Protecting Your Workplace Against Fraud

There are few more serious and potentially damaging events in the life of a business than where fraud takes place. Our legal practice has seen a significant increase in the incidence of fraud being experienced by our clients, and we thought it would be helpful to lay out some of the key issues and processes in case any of our clients should ever find themselves in this dreadful situation.

If you are looking for an employment lawyer in Sydney, or for further information in relation to any employment law needs, please do not hesitate to contact any member of our Employment Law Team.

  • What is employee fraud?

    Section 192E of the Crimes Act NSW (1900) provides that: A person who, by any deception, dishonestly obtains property belonging to another, or obtains any financial advantage or causes any financial disadvantage, is guilty of the offence of fraud.

    There are also federal offences relating to workplace fraud, and so ultimately both the state and federal police may become involved in a matter of this sort.

  • What are the penalties for fraud charges?

    The maximum criminal penalty is NSW is 10 years’ gaol. Those who engage in a complex pattern of deceiptful conduct over an extended period of time are more likely to receive a lengthy gaol sentence than those who perhaps committed a one-off or spur of the moment act, even if the amount of the one-off event is greater. This is because it is the deception and dishonesty itself, rather than the quantum involved, that is most important from a criminal law perspective. Under federal law there are also fines that may exceed $200,000.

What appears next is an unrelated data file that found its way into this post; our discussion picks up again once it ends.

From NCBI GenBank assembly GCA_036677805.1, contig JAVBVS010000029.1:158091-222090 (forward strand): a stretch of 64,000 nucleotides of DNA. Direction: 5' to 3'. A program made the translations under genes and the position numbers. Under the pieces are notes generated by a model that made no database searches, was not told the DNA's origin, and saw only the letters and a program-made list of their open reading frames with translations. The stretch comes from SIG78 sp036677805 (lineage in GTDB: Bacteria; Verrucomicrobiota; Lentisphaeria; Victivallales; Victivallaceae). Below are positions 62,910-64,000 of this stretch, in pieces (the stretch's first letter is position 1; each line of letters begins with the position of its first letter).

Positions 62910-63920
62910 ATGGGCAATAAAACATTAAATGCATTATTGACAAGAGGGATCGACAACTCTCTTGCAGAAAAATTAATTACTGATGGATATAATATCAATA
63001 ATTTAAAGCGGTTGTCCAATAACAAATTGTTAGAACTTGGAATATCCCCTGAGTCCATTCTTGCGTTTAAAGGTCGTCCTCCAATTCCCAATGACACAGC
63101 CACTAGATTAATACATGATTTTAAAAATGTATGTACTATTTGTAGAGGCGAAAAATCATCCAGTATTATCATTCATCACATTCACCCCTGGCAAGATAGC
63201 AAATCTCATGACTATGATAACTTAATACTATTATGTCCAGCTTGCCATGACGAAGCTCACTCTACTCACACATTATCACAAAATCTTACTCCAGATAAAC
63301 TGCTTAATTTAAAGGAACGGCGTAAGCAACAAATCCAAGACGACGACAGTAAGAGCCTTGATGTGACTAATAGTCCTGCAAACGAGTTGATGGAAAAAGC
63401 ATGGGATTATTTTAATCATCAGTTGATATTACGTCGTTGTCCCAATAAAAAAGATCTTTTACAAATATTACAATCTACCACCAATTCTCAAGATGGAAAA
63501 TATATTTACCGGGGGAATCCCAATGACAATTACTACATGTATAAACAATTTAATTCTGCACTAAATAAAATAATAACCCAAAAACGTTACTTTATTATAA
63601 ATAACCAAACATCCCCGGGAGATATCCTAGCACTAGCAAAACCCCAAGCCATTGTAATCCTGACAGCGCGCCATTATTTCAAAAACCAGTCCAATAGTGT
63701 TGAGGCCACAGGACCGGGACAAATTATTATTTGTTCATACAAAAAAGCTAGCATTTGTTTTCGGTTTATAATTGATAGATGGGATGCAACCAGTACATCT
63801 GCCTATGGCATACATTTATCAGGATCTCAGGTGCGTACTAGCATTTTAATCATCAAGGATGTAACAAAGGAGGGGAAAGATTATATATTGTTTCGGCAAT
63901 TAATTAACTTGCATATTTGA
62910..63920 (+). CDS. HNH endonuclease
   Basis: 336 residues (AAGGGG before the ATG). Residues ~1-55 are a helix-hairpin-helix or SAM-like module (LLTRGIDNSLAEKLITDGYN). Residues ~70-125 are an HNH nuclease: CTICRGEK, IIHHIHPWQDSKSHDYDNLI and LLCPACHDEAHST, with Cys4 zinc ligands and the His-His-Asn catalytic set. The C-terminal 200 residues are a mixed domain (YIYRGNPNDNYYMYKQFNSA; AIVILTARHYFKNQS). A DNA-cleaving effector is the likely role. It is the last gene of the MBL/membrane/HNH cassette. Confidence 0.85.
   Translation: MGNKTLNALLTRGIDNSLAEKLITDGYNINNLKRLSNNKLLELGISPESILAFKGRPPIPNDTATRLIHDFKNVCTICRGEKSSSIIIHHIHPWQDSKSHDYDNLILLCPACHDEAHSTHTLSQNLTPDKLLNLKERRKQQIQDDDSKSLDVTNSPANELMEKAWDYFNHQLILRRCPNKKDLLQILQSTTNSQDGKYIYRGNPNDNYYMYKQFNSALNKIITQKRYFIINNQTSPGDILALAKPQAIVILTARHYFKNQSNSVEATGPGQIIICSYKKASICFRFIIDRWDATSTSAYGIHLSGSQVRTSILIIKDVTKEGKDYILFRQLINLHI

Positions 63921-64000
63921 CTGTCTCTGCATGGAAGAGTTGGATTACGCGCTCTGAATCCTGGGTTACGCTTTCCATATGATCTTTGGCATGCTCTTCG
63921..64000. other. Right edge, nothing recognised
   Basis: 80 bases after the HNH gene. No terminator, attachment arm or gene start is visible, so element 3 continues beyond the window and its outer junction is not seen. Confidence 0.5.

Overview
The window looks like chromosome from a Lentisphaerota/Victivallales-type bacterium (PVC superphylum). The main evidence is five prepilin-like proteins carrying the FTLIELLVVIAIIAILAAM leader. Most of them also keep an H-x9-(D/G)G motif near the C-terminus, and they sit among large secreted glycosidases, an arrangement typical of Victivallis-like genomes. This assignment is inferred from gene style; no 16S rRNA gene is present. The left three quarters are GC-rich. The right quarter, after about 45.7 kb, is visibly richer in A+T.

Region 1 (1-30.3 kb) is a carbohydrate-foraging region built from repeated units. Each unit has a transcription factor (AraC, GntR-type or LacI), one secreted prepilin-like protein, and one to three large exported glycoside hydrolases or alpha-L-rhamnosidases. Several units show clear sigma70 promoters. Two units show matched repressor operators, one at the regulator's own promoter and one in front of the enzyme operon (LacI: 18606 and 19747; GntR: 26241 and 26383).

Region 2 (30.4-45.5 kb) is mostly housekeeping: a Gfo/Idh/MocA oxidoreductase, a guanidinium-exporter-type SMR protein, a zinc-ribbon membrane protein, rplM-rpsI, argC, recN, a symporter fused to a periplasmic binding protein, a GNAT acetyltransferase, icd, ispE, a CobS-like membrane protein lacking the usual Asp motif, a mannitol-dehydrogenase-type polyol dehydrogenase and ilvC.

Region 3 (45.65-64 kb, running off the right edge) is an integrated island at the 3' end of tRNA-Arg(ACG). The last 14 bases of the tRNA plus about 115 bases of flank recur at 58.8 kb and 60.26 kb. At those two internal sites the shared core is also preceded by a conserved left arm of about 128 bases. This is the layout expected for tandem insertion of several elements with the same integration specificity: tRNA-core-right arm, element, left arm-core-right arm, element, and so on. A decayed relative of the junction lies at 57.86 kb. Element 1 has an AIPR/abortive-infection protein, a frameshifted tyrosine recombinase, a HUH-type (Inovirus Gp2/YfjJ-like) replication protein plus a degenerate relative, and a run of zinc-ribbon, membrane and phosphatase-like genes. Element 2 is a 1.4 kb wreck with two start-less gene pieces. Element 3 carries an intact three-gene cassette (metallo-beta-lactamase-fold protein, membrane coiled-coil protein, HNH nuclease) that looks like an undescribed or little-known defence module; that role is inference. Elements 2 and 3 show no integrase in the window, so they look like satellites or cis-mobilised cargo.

• How is workplace fraud usually perpetrated?

    From the cases we have seen, fraud most usually occurs in circumstances where there is a lack of accountability and cross-checking in the finance arrangements of a business. Often the business owner will be so focused on client relationships and business development, that they overlook supervising their back of house adequately. Often a single person will be trusted with authorising bank transactions online, or in a professional services context, cheques will have only one signatory and not require approval by at least two senior company officers.

    A common scheme involves an employee raising false invoices. The services referred to in the invoice may have some relevance to the activities of the business, and therefore have the appearance of legitimacy. Where the invoice amounts are not large, the arrangement may go undetected for many months or even years. In some instances, the co-operation of other employees in the scheme of deception may be obtained through bribes. Often there will be at least one accomplice.

    Those who engage in this activity often have a drug or gambling addiction that fuels their need for cash. Employers should be vigilant regarding staff who may exhibit unhealthy signs in these areas.

  • What to do when you suspect or detect fraud?

    If you suspect fraud may be going on, but have no concrete evidence, you may consider urgently hiring a forensic accountant to review the activities of a suspicious employee. It is also possible to get a Civil Search Order from the Supreme Court, to seize laptops and other potential evidence, but this is very unusual. Our firm has successfully used this strategy.